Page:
Saturday, 22 April 2017

The Needle


A postcard of an LMS Railway poster encouraging people to visit the Lake District ("illustrated guide free") featuring a glorious sunset in the Wasdale Valley as imagined by Montague Black (1884-1964), painter, illustrator and poster artist.  The rock is Napes Needle and it, and the surrounding mountains, (not to mention the Wasdale Inn) are considered the birthplace of English rock climbing and, as you can see, the artist has included tiny rock climbing figures, two enjoying the view from the top.  The first assent of the Needle was by a young graduate called Walter Parry Haskett-Smith on a windy day in the early 1880s.   He would return fifty years later to celebrate this first assent on an Easter Sunday in 1936 when he was 74 and climb it again only this time hundreds of people had gathered to watch.  As he reached the top the crowd cheered and someone shouted "Tell us a story",  quick as a flash he replied "There is no other story. This is the top story".

Napes Needle is made of the volcanic rock rhyolite and as it keeps the sun until late in the day is quick drying. To scramble the steep polished groove between the crag to get to the starting point of Needle Ridge is called, "threading the needle" which is probably seen a little better in the photo below.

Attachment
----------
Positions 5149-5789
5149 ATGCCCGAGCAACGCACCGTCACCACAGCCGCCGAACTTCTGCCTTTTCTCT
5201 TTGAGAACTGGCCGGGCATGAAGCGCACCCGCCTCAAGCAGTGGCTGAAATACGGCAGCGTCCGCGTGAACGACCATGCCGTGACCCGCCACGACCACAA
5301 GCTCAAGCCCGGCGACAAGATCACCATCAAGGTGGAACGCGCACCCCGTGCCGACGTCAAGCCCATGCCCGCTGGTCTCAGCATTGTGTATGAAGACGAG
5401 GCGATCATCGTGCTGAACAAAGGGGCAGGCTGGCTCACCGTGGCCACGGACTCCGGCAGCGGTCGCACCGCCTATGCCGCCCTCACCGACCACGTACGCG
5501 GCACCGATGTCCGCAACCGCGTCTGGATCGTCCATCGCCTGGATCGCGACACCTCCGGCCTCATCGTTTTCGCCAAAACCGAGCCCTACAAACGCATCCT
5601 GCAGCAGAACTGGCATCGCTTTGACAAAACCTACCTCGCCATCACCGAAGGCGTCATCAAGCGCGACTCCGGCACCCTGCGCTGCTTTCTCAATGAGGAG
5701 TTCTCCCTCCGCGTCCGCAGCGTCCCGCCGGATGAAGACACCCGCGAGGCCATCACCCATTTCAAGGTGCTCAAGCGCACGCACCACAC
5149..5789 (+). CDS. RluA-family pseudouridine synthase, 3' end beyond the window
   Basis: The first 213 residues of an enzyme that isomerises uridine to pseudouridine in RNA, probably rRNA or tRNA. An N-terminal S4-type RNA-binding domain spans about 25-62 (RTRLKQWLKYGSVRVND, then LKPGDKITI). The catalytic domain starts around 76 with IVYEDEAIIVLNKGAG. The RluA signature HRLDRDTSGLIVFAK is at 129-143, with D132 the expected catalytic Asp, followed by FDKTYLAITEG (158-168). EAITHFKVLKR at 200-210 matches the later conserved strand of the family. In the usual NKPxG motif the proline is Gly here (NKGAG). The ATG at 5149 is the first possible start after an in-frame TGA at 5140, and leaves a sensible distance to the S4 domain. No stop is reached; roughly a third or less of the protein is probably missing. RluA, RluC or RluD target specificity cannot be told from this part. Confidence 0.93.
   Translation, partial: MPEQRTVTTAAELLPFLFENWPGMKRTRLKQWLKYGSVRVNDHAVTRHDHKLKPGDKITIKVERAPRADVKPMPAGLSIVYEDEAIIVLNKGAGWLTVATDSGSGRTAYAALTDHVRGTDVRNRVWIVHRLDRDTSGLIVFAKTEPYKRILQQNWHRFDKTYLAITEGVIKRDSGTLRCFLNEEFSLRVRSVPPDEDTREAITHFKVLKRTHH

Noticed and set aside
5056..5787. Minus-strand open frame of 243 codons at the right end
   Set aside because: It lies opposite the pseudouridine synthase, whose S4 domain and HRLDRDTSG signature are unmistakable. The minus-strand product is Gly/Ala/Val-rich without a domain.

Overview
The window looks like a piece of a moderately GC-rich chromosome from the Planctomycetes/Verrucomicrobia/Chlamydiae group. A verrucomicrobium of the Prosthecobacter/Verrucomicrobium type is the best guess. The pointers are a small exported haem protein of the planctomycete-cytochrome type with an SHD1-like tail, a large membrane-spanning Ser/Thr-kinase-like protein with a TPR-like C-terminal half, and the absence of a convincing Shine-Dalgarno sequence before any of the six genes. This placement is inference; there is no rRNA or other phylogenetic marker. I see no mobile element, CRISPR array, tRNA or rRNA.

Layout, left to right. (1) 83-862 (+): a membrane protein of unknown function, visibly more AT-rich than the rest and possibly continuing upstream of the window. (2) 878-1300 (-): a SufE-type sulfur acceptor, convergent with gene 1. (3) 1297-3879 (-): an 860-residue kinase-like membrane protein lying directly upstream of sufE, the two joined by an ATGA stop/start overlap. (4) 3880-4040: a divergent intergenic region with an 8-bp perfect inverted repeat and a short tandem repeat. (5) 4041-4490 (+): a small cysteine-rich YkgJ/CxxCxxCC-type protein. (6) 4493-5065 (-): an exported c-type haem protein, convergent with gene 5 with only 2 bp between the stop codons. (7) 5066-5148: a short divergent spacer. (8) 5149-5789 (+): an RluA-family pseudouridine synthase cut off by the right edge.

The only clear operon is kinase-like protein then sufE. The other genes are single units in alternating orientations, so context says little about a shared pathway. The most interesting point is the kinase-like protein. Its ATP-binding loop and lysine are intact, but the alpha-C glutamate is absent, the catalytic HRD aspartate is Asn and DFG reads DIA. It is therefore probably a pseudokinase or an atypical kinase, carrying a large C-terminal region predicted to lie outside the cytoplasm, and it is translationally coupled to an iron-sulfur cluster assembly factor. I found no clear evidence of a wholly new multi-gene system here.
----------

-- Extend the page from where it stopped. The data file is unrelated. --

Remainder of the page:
taken from the book 'Beautiful Lakeland' published in 1912 by the Abraham brothers of Keswick who ascended this pinnacle many times with the added complexity of hauling their giant mahogany glass plate cameras up with them.  This was Ashley Abraham's favourite climb although he describes in the book his unpleasant experience of Christmas Day 1897 when it started to rain and freeze immediately on the rock and at one point on the descent swinging" round and round on the rope end like a spider at the end of its clew".  Sometimes things are best viewed from afar. 



Postcards for the Weekend theme -  Any Land Form - travel to Connections to the World 

4 comments:

John Edwards said...

I haven't climbed Napes Needle but I have been to its base where the Abrahams' photo was taken from. I spent so much time in the Lake District when I was young that it was great to see a postcard of it.

violet s said...

Oh lordy.
Never would I ever think of climbing such a thing. And I wonder about people who do!!

DawnTreader said...

We probably (somehow!) missed this on our family holidays in Britain back in the 1970s... It looks like a place I should remember if I had been there!

Maria said...

That postcard has beautiful colors and what an amazing landform!